Montenegro Model

March 25, 2013
Erosion research reveals worldwide applications

About the author: Will Mahoney is an International Erosion Control Assn. (IECA) member and the IECA SOIL Fund ambassador. Mahoney can be contacted at [email protected].

Dr. Velibor Spalevic, a specialist in soil erosion and conservation with the biotechnical faculty at the University of Montenegro, scheduled a seminar in Podgorica, Montenegro. He and I spoke at the seminar along with Dr. Budimir Fustic, a soil scientist with the biotechnical faculty, and Klaas Annys, a geography graduate student at Ghent University in Belgium. At the seminar, Spalevic presented research he had conducted with Fustic titled, “Soil Erosion in Montenegro with Special Reference to the Problem of Erosion in the Polimlje Region.” 

Erosion Control Modeling

As part of his doctoral thesis, Spalevic had developed a computer model that he named IntErO (an acronym for “intensity of erosion and outflow”). This program predicts maximum (peak) runoff from 5-, 10-, 20-, 25-, 50- and 100-year storms for a stream basin and the intensity of soil erosion in the basin. The inputs that go into the program can be summarized as follows:

  • Climate factors (including temperature and rainfall);
  • Geological and soil features;
  • Type of vegetative cover and its
  • condition; and
  • Physical and geometric para-meters of each watercourse and river basin.

To demonstrate the model, it was applied to 57 sub-basins of the northerly flowing River Lim, including a region of 830 sq miles in northeastern Montenegro. Slightly more than 50% of drainage from Montenegro flows north to the Danube River and ultimately to the Black Sea; the remainder flows south to the Adriatic Sea. The results for the 57 sub-basins predicted soil erosion ranging from 3,400 cu ft per sq mile per year to 27,193 cu ft per sq mile per year. Thus, predicted soil erosion in the latter basin was eight times that of the former.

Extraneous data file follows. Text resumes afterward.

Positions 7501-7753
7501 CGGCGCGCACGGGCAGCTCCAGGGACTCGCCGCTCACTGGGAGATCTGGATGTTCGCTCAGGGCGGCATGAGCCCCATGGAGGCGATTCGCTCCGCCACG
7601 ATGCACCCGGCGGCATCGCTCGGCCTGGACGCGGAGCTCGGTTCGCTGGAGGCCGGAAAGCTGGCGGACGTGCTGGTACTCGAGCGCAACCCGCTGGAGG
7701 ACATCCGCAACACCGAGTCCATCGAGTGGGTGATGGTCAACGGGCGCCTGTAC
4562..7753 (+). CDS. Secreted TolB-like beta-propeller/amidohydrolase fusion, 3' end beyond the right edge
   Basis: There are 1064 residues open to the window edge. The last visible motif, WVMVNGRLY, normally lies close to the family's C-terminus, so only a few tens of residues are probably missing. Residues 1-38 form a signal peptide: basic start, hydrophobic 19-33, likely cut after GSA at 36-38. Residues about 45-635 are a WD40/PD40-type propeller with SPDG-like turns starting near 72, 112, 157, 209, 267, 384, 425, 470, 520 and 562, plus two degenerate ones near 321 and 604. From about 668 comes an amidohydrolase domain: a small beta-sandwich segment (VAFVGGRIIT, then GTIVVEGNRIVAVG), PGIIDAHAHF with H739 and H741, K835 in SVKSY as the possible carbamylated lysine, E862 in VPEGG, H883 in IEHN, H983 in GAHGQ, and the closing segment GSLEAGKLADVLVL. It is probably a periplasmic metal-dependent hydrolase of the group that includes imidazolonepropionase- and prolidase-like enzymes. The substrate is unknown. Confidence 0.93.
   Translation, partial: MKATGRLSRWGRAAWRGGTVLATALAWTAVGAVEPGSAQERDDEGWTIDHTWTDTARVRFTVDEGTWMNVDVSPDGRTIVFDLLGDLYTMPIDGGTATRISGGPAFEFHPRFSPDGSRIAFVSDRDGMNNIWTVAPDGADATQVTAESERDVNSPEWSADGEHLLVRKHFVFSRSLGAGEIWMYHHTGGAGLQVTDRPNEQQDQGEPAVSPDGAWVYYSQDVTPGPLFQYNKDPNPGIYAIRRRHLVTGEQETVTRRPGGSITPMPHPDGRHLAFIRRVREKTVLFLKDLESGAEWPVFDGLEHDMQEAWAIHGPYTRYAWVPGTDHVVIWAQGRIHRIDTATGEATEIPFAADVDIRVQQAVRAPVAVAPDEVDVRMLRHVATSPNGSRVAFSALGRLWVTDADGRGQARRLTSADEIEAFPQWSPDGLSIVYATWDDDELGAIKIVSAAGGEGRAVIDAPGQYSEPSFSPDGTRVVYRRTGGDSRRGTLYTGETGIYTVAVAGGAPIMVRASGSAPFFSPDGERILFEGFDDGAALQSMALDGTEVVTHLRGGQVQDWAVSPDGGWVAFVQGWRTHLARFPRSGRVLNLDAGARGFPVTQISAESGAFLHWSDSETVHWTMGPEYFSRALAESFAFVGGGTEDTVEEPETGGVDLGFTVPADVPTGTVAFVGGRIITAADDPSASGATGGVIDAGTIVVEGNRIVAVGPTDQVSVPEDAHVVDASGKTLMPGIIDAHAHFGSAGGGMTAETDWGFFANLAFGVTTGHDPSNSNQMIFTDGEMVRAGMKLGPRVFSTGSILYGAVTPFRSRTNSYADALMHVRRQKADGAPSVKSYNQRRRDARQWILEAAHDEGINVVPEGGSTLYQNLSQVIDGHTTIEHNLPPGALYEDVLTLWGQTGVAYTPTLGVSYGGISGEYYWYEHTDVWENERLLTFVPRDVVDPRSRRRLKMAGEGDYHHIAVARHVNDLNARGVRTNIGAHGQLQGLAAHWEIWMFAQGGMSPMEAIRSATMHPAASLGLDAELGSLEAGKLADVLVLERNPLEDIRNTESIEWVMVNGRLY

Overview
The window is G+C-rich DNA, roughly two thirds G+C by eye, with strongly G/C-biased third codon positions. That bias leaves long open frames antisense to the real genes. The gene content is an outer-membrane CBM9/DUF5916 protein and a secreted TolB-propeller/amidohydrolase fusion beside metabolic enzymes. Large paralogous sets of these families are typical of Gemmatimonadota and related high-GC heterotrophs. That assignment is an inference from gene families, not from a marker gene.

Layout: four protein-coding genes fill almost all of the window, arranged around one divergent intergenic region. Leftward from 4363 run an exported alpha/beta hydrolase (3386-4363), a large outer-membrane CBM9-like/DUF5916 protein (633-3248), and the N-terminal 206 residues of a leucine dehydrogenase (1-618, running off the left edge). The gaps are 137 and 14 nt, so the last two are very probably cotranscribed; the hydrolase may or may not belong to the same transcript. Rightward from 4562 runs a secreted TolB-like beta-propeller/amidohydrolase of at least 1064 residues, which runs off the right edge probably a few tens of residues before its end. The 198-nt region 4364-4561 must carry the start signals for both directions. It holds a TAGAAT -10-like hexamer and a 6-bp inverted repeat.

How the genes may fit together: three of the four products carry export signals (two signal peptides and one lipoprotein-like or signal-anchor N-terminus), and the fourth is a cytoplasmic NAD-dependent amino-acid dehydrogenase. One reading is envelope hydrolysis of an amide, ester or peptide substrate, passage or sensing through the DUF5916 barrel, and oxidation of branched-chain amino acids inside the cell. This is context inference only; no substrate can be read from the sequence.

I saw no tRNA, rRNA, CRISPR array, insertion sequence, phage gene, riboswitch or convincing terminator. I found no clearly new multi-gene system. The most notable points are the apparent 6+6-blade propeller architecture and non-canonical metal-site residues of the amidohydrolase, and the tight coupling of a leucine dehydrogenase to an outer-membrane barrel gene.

Applications & Opportunities

I can envision several practical applications for this model. Land management officials can use these results to prioritize efforts to control soil erosion by working with local farmers where predicted erosion is the most serious. I could imagine a government program focusing on reduction of soil erosion in the nine Lim sub-basins out of the 57 where predicted erosion exceeds 200 cu meter per sq km per year. Such a program would concentrate efforts where they are most needed and would preserve valuable topsoil, improve downstream fisheries and reduce sedimentation behind hydroelectric dams to the north. 

I suspect that part of the problem in these nine sub-basins is poor agricultural practices; however, there may be other culprits as well, such as failure to revegetate highway cuts and fills in the mountainous terrain; mining scars; forest clear-cutting; mountain recreational development and/or commercial or industrial projects.

This computer model, or another similar modeling program, would be useful in controlling erosion not just in Montenegro, but all over the world. Using a modeling program can help to prioritize soil stabilization efforts and focus funds to be applied where they count the most.  

Download: Here

About the Author

Will Mahoney